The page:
Orchard injuries most commonly involve ladders and tree branches or limbs. Keifer and Hofmann found that almost half of all compensable claims between 1996 and 2001 in that region were ladder-related. Ladder injuries tend to be the most severe and costly reported injuries, with $21.5 million in compensation costs for the six-year period.

The interviews with workers, led by Mary Salazar of the UW Occupational Health Nursing Program, were designed to analyze how the injury occurred, why the worker thought it happened, and how the worker thought the injury might have been prevented.

The research team found that 25% of the injured workers had less than a year’s experience in orchards; 44% of cases took place on the upper third of ladder; 47% of the cases resulted from ladder movement; 27% happened when the worker slipped; and the most common injuries were back injuries and ankle sprains. Several injuries occurred when a picker missed the last rung while coming down a ladder with a full bag of apples. The heavy bag can obscure vision and throw the worker off balance.

Keifer, Hofmann, and Salazar concluded that there is a strong and compelling need for interventions that can reduce the number of ladder-related injuries in orchards. They are working with growers and pickers to develop safer tools and work methods.



Ladders are the most common cause of orchard injuries in Washingotn State.
Photo by PNASH Archives.

Farmworkers who are exposed to pesticides may take residues home to their families. PNASH is seeking practical methods to keep the residue in the orchard, and not transport it home on clothing or boots. Galvin and Tchong described these methods to producers and workers at Ag Safety Day.

Separating work and family laundry may not be practical, they said, because only one-third of farmworkers have washers and dryers in the home. Keeping a plastic box in the trunk of the car for work boots, and changing into sandals for the ride home, may be a more realistic preventive measure.

More than ten years of research by Fenske and his team of PNASH investigators has established that work-to-home exposure pathways (agricultural chemicals moving from the workplace to home through the activities of farmworkers) can expose children, as measured through pesticide metabolites in their urine. Dust samples have been collected from households and vehicles to document the pathway. Community members from the Yakima valley have been trained to teach their neighbors safer practices for leaving the pesticide on the job.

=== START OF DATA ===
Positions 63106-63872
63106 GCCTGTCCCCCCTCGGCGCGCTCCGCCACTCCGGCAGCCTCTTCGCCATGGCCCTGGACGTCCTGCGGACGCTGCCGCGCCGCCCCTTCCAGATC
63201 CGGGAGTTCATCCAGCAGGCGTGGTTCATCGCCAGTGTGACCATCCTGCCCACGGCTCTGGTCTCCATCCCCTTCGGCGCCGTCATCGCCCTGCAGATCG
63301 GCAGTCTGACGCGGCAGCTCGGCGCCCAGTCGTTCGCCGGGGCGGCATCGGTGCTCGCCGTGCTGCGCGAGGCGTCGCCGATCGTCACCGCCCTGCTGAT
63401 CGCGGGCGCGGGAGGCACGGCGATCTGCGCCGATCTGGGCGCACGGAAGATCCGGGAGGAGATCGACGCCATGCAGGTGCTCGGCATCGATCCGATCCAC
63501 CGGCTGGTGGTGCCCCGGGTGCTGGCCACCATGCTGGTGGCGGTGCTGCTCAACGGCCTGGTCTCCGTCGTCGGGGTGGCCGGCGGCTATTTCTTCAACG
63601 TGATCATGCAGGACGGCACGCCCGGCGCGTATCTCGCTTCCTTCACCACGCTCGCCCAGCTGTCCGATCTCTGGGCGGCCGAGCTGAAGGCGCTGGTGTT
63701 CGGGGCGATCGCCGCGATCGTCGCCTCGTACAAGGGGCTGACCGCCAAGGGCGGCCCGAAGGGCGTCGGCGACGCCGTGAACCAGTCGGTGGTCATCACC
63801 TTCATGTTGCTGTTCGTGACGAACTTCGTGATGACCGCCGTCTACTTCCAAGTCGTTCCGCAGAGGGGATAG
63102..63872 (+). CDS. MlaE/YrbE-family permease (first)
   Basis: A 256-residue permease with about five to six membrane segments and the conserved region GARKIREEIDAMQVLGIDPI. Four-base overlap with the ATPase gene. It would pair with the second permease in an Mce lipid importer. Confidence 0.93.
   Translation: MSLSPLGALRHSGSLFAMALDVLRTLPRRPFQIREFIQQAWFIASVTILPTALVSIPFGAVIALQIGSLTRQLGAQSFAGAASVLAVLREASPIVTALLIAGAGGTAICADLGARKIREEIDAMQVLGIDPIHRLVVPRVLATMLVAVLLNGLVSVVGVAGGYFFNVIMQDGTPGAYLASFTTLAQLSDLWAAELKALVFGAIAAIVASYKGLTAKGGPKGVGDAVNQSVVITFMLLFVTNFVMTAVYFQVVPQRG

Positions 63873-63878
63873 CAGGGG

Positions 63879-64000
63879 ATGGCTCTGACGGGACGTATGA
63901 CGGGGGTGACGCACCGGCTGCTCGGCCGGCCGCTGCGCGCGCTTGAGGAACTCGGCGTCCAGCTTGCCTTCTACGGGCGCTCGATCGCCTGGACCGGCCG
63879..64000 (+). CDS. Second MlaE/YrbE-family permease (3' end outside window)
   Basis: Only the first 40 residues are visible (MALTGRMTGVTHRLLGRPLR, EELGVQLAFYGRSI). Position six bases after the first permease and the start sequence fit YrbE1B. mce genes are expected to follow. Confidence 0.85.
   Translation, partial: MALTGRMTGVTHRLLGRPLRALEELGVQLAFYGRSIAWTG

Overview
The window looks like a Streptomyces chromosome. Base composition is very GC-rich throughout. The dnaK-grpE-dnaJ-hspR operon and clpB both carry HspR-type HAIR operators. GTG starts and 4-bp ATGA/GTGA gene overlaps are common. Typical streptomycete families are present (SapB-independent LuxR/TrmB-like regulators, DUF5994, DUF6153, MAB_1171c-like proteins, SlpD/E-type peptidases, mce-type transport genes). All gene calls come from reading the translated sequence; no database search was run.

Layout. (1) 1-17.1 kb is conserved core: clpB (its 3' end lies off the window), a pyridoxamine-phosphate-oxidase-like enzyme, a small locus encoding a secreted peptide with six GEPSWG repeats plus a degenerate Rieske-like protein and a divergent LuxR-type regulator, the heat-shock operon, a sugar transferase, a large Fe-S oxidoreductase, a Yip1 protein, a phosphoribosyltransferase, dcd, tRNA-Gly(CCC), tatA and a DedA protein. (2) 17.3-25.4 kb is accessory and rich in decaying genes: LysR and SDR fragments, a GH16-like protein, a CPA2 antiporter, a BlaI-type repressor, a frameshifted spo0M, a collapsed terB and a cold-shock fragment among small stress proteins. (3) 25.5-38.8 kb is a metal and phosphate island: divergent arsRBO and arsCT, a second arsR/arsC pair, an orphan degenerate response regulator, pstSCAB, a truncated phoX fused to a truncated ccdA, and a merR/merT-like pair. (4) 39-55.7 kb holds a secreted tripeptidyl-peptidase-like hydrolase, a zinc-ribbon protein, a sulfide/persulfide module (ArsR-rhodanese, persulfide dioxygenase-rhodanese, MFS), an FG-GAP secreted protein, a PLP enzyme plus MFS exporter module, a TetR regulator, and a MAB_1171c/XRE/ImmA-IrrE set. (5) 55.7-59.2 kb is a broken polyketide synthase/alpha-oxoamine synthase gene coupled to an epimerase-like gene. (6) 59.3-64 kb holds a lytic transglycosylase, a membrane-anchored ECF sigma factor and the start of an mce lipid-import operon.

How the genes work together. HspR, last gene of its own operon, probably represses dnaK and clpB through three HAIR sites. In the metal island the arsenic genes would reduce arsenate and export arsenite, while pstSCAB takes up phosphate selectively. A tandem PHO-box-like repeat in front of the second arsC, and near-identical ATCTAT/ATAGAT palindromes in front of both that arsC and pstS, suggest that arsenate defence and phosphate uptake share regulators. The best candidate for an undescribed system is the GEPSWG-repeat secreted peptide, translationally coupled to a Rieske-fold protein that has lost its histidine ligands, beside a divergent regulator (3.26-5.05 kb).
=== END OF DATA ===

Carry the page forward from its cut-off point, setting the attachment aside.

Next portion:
Last year a Yakima man died of heat stroke. This led the Washington state Department of Labor and Industries to propose a heat stress rule and led PNASH to collect firsthand stories for an educational campaign.

Murphy, the center’s director of outreach, wants employers to understand the barriers that prevent workers from drinking enough water on the job. Field observers note that water is generally available on agricultural job sites, but usually in a centralized location. Workers consume their water all at once, as opposed to more gradually drinking at the liter-per-hour rate recommended in hot weather.

Good hydration is key to preventing heat stress and subsequent illness, and is an economic issue for the worker, Murphy said. It takes time and effort to go to the water station, and sometimes supervisors and co-workers don’t support the breaks. Time away from the field can mean lost wages for workers paid by piece rate.

Murphy wants to find out more and educate workers about dehydration, as many people wait until they are thirsty, which can be too late. She has asked affected workers to contact her with their own stories about how they became ill. She can be reached at or 206-616-5906.



group pictures
The PNASH contingent at Ag Safety Day (l to r): Jon Hofmann, Marcy Harrington, Matt Keifer, Maria Negrete, Helen Murphy, Richard Fenske, Maria Tchong, Kit Galvin, Yasmin Barris.
Photo by Kathy Hall.

On Feb. 15, PNASH, under Principal Investigator Fenske, submitted its competitive renewal application for continuation of the center for 2006–2011. Ten projects were proposed spanning research, prevention, and education. Principal investigators include: Janice Camp, Fenske, Peter Johnson, Karr, Keifer, John Scott Meschke, Murphy, Mary Salazar, Christopher Simpson, and Mike Yost from the University of Washington; Elizabeth Cartwright, Idaho State University; and Kent Anger and Diane Rohlman, Oregon Health Sciences University.



Curl CL, Fenske RA, Kissel JC, Shirai JH, Moate TF, Griffith W, Coronado G, Thompson B. Evaluation of take-home organophosphorus pesticide exposure among agricultural workers and their children. Environ Health Perspect 2002 Dec;110(12):A787–792.

PNASH information on heat stress

Salazar MK, Keifer M, Negrete M, Estrada F, Snyder K. Occupational risk among orchard workers: A descriptive study. Fam Community Health 2005 Jul–Sep;28(3): 239–252.

WISHA rule development on heat stress Default.thm?RuleID=402